Saturday, March 28, 2020

Welcome to my new Ham Radio Blog!

It's been a while since I put together a new blog. I forgot completely that I even HAD a Blogger account, and had to tell it to use the "new" Blogger. Then I decided to bite the bullet and buy a new domain, and let Google handle it. That way it doesn't impact my heavy-lifting domains on my private hosting. Besides, in this day of hackers and spammers and such, diversification of site hosting may be a good idea. If I don't like it, I'll move it later.

So what's this blog going to be for? Well, I've been posting most of my ham radio chatter in one of two places: On my MeWe profile, and on my biography page. It's practically impossible to easily link someone to a MeWe post, and the QRZ page is all or nothing. So I need a blog for my radio stuff, and I wanted it reasonably easy to find. Hence, a Blogger blog and a custom domain with my callsign.

Of course, I couldn't just use ng3p.blogspot, etc. Someone else had that domain. So I had to go with gwen-ng3p, etc. But that's starting to get too busy. So I let Google sell me Works for me.

I'll copy over some of my posts from MeWe, along with the pictures I took for it, and will start posting dedicated blog posts here when I work on various projects. When I make Youtube videos, I'll link them here, but don't hold your breath for them, my house is a mess and I don't like to show it off. Besides, I'm not the most photogenic person in the world, and don't like to fuss about it. But pictures of projects, radios, field ops, sure. I'll have lots of those.

So, welcome to my little slice of the Interwebz, and my "virtual ham shack".

Just a quick note about my actual non-virtual shack.  It's currently a 7' tall "bread rack" -- a set of wire shelves -- next to my powered recliner. My PC is at the bottom, then a shelf with my power supply, a USB hub, and the things I need to reach most, then a shelf with my old Icom IC-746 Pro (currently being used primarily for 2m repeater use), then two shelves of various books, keyboards, mice, and other gear, and atop the whole mess, 3 large, flat "Really Useful Boxes" with the bulk of my slide rule collection in them. My main radio is currently my Elecraft KX3/PX3, on a RAM mount swung out a bit from the wire rack, with the KXPA100 amp on a separate shelf near the window. I have an extendible boom for my main PC microphone, a Zoom H4n stereo mike with USB interface. That connects through my PC, which runs VB-Audio's Voicemeeter virtual mixer, then to a Starlink USB sound dongle that connects to the KX3. Another cable connects the I/Q output from the PX3 to a spare mike input, so I can run the waterfall from WinK3Suite on my PC.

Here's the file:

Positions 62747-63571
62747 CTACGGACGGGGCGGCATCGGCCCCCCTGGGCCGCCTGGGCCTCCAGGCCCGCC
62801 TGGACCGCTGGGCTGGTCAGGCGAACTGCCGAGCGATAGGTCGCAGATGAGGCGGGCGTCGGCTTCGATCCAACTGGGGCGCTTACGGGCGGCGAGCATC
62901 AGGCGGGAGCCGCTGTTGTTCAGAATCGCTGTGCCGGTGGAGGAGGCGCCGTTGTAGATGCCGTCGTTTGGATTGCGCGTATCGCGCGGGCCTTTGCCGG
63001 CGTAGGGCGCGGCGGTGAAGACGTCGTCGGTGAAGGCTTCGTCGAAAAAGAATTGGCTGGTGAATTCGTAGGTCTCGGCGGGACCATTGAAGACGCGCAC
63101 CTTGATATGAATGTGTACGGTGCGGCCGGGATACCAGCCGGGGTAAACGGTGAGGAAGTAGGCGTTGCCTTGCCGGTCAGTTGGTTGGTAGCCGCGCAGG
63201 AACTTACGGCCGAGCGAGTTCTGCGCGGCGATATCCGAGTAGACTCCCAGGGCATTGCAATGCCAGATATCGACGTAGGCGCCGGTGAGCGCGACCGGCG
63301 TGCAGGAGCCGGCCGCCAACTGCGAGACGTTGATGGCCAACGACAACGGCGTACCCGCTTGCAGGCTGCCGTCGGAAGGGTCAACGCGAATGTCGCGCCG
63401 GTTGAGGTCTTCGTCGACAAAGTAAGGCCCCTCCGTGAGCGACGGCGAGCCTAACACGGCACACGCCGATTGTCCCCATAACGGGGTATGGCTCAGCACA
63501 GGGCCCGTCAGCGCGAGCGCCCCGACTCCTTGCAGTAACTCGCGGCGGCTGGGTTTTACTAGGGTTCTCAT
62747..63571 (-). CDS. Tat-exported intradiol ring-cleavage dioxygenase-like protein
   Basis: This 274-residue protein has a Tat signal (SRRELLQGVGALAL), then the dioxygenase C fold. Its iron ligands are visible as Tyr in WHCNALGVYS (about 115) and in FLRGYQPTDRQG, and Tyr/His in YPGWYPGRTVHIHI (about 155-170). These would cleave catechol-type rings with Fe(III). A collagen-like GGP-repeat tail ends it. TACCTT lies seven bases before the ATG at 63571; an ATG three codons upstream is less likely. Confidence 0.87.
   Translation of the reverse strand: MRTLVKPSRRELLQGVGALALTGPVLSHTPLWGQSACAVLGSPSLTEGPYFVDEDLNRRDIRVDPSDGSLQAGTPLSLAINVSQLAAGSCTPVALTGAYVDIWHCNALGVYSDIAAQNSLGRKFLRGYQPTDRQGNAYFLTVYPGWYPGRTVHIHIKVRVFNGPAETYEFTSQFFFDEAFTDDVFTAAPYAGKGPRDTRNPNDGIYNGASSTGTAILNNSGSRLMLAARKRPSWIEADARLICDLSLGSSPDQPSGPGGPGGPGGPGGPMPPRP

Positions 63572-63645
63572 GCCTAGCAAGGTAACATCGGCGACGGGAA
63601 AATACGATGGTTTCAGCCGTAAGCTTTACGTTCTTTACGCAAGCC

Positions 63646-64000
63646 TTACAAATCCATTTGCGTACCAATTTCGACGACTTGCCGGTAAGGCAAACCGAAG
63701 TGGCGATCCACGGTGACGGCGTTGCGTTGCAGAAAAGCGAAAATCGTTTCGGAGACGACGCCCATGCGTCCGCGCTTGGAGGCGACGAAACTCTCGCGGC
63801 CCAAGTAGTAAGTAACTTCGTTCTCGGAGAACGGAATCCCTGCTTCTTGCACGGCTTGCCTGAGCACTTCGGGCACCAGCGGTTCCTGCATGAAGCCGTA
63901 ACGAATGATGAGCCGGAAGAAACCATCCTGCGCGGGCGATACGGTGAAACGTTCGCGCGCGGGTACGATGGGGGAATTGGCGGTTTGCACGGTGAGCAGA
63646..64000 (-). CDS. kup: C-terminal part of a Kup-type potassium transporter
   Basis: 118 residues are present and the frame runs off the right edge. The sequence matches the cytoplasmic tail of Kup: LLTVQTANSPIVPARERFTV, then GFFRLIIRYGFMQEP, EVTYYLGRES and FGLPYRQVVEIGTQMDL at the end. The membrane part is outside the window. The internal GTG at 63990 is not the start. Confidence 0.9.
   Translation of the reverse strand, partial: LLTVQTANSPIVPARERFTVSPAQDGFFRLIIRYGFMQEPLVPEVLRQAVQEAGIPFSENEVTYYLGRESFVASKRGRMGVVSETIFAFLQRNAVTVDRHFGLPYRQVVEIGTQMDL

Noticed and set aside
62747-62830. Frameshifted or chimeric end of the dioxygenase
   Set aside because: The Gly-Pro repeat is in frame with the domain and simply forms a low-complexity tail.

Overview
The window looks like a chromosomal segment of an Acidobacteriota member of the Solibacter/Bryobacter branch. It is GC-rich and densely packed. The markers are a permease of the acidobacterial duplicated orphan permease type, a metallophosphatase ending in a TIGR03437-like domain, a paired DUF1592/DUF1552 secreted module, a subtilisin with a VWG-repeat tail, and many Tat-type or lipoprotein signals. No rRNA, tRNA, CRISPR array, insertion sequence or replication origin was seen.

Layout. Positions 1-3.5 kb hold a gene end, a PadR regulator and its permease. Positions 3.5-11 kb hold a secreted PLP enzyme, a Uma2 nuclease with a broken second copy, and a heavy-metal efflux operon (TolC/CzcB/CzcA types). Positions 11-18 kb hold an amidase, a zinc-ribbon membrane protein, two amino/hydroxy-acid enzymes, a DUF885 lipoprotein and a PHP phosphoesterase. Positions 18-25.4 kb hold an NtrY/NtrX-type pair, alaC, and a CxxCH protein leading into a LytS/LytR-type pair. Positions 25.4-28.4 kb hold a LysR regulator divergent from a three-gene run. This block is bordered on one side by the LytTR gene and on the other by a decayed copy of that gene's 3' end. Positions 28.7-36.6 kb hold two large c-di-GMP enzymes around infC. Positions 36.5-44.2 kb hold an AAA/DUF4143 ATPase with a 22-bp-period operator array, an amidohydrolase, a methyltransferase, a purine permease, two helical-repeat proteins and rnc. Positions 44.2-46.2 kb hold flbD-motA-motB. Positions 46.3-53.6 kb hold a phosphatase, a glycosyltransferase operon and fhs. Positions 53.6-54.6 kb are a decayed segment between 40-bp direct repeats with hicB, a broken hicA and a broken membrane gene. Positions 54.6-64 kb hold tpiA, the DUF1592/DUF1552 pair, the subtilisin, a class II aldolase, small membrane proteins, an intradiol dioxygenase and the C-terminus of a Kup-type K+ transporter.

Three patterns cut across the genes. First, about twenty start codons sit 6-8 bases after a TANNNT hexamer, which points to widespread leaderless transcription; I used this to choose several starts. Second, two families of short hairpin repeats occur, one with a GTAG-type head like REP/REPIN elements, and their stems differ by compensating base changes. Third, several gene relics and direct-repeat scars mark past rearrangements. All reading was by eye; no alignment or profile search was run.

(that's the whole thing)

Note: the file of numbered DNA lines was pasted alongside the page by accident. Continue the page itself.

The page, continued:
The powered recliner is where I do just about everything, from writing this blog to operating phone and CW. The chair sits atop an "Armchair Mount" with a swing arm for my monitor, so it's over my knees at a convenient height. The keyboard is wireless and on my lap. The mouse is a Logitech trackball. The chair I bought has a small table built into the right arm, that can fold away when not in use. It bears my trackball and my W1SFR "Torsion Bar Cootie Paddle" key. Even though the KX3 is mounted so I can get to it on a RAM mount, it's canted too far to the right so I have to crane my neck to operate. So I have everything running through WinK3Suite right on my screen to avoid neck strain.

I've got two main antennas currently. The main wire is a full-size W3EDP end-fed wire, run off a 4:1 balun. It works excellently on all bands except 160, where it runs so-so, tuning through the KXPA100's internal tuner. The second antenna is a Comet CHA-250b vertical up about 30 feet behind the house, attached to a GAP tilt-over mount with a Channel Master telescoping mast, which is secured to the wall of the mudroom with a wall mount, just to give it a little extra support. If I shove the antenna up higher, I have guy lines already set to be attached to screw-down anchors, but it hasn't needed it yet. I have one guy rope attached to the west side of the mast and tied to a convenient post, in case of a strong gust out of the west. It is resonant on all bands and doesn't really require tuning. The vertical has a beefy transformer on it already tuned so the antenna doesn't need external tuning.

I have that antenna on a 3-way switch, so I can feed it from my KX3/KXPA100, my ZachTek 6-band WSPR beacon, or from my Midnight Design Solutions "Phaser" FT8/JS8 dedicated transceiver. The Phaser is connected to an Acer 11" Chromebook, flashed over to GalliumOS Linux. It works VERY nicely, and was a fun build project! I'll post my MeWe article about it on this blog soon.

This whole arrangement makes me feel like a roach inside a stereo sometimes, but it's actually quite convenient and comfortable to run. I'll go into more detail on each section over time.

Stay tuned, and I hope you enjoy my blatherings!

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